Warner Music Group (WMG) has officially launched Warner Music Vietnam, with tech executive and University of Economics graduate Lisa Nguyen serving as managing director.
Warner Music announced their Vietnam branch’s opening in a press release, which was shared with Digital Music News. The affiliate wing is situated in Vietnam’s most populous city, Ho Chi Minh City, which is home to approximately nine million individuals. Additionally, Warner tabbed Lisa Nguyen, a former executive at Vietnamese tech company Zing Media, to lead the Vietnam operations. Nguyen will report to Simon Robson, who serves as president of Warner Music Asia.
Addressing the debut of Warner Music Vietnam and Lisa Nguyen’s coming aboard, Robson said: “It’s vital that we [Warner Music Group] have a presence on the ground. I’m delighted that Lisa is heading our team [in Vietnam]…This is a milestone moment in Warner’s strategy of expanding its international footprint in our ever more globalized music market.”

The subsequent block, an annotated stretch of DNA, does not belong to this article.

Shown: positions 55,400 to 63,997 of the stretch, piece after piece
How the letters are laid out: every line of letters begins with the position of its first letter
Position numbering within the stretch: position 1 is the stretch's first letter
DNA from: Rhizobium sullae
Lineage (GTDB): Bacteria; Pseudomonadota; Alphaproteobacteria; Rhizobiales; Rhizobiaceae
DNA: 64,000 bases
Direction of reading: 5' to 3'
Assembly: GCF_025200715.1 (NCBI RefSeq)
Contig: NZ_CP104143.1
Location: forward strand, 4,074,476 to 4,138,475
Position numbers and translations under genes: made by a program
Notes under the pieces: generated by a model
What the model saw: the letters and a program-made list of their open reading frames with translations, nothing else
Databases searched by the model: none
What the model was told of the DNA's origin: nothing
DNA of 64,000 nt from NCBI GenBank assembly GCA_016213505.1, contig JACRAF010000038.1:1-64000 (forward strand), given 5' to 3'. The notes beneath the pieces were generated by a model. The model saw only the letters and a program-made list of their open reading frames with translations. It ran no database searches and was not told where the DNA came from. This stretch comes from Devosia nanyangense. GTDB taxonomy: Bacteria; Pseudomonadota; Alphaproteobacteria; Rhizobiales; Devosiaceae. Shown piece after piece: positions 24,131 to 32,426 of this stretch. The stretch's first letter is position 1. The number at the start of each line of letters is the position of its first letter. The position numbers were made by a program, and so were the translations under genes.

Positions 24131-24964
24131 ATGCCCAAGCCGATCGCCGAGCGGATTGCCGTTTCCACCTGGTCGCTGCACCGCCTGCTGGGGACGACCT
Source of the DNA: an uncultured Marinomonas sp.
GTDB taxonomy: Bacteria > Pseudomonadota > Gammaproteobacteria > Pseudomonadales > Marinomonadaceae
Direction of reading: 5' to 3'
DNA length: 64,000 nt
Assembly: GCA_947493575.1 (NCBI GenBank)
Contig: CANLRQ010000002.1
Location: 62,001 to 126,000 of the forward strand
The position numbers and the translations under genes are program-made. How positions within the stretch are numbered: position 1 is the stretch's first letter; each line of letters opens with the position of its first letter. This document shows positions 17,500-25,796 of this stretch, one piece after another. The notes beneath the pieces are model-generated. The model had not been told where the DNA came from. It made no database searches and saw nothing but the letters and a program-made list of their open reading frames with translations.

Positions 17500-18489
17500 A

Lisa Nguyen, for her part, stated: “It’s an honor to lead Warner Recorded Music’s expansion into Vietnam…We’re hitting the ground running and signing some amazing artists.”
In March, WMG opened offices in India, another rapidly developing music market. Moreover, the Big Three label has also established a foothold in Turkey and Peru during the last year. Other companies are too working to reach fans in emerging industries; back in February, Live Nation planted a flag in Singapore, following the acquisition of a high-profile Taiwanese ticketing company.
The cited Warner Music press release noted the success of multiple (already-signed) domestic acts, including Vũ and Chillies. To be sure, Chillies had secured the number one and two spots on Spotify’s Top 200 Vietnam chart at the time of this writing, beating the likes of Justin Bieber’s “Intentions” (number four) and BTS’s “ON” (number eight).
Presumably, Warner Music Vietnam employees will work from home until the coronavirus (COVID-19) pandemic subsides. Last week, Vietnamese Prime Minister Nguyen Xuan Phuc signed a 15-day-long lockdown order that prohibits residents from leaving home except to purchase food and medical supplies.